As luck would have it, teachers from the coastland, came to the village and tutored the children, preparing them to write the GCE Exams.
With her family helping to raise the funds, she travelled to Georgetown to write the exams. She succeeded in three of five subjects she wrote.
The Minister later moved on to the General Nursing Council to pursue studies in rural midwifery. She topped the Upper Mazaruni in those exams and took up a posting at the hospital.
Minister Fox became one of the founding members of the Amerindian Language Project at the University of Guyana, now called the Amerindian Research Unit.
Fox spent 29 years at the Amerindian Affairs Unit – the longest serving – and over time became instrumental in the publishing of many publications on Amerindian language and culture.
She also played a lead role in the publication of dictionaries on Amerindian languages, which are now being reprinted by the Ministry of Culture, Youth and Sport.
During her time as a researcher, she had helped produce the radio programme ‘Focus on Amerindians,” which she said for the first time introduced Guyanese to the Amerindians, and indeed to the geography of the country.
She went on to pursue a degree in Sociology at the University of Guyana, and she won the Dennis Irving Prize award from the University.
In 1996, Fox won a European Union scholarship to read for Master of Arts in Environmental Anthropology at the University of Kent at Canterbury. For her Masters dissertation, she decided to study the age-old tale of the Kanaimas.
In 1998, a chance encounter with a group of Ph.D. students from Rice University, would catapult Fox to becoming the country’s only Amerindian woman with a doctorate.
Fox received a call from a professor at Rice University and was shortlisted for a Ph.D. scholarship with Rice University for a seven year programme. But she didn’t have a Masters in linguistics. But after a series of interviews, she qualified.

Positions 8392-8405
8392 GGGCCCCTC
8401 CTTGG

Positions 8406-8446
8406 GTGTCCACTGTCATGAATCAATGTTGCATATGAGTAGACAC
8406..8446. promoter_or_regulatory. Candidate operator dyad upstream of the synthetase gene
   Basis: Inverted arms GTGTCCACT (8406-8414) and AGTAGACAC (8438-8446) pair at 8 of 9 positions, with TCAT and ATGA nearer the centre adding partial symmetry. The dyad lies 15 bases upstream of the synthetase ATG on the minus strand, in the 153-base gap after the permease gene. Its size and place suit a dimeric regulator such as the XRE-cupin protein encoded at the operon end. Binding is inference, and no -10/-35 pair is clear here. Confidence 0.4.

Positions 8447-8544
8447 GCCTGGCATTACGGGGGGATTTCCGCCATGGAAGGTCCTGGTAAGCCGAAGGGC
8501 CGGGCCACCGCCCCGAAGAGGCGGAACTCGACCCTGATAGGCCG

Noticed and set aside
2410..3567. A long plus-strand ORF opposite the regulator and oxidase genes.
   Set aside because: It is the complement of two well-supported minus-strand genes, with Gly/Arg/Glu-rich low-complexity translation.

Enjoying an elite life at Rice, Fox had time for introspection.
She had excelled at Rice and was made president of the University’s Graduate School. In 2000, she won the Robert Lowery Pattern Prize from her University. In 2001, she won the “Who’s Who among students in American University Award” from Rice. That same year, she also won Rice University’s Women’s Impact Award. In 2002, she was the recipient of the Post-Doctoral National Science Foundation Grant to complete her studies at Rice University.
But even though she excelled academically, she still engaged in sports. At University, the Minister trained with the male power lifting team.
Over time, she became the Co-ordinator of the Amerindian Affairs Unit and also Curator of the Walter Roth Museum of Anthropology in Georgetown. Some of Fox’s selected works include: “The Indigenous Condition in Guyana: A Situational Analysis of the Mabura Great Falls Community”, University of Guyana, Co-authored with Professor George K. Danns; “Caught within the Cracks: the case of the Amerindian Women of Guyana,” published in Polygloth, USA; “Zauro’no dok Akawaio Yau: Variants of Akawaio spoken in the village of Waramadong,” Ph.D thesis, Rice University; “Body Metaphors in Akawaio House Construction,” published in the Journal of Anthropology, USA.
Because of her strong track record, Dr Fox had been chosen to be Minister within the Ministry of Education when President Bharrat Jagdeo formulated his new Cabinet after the 2006 elections.
Dr Fox had always remained grateful to all those who had helped her to achieve her goals.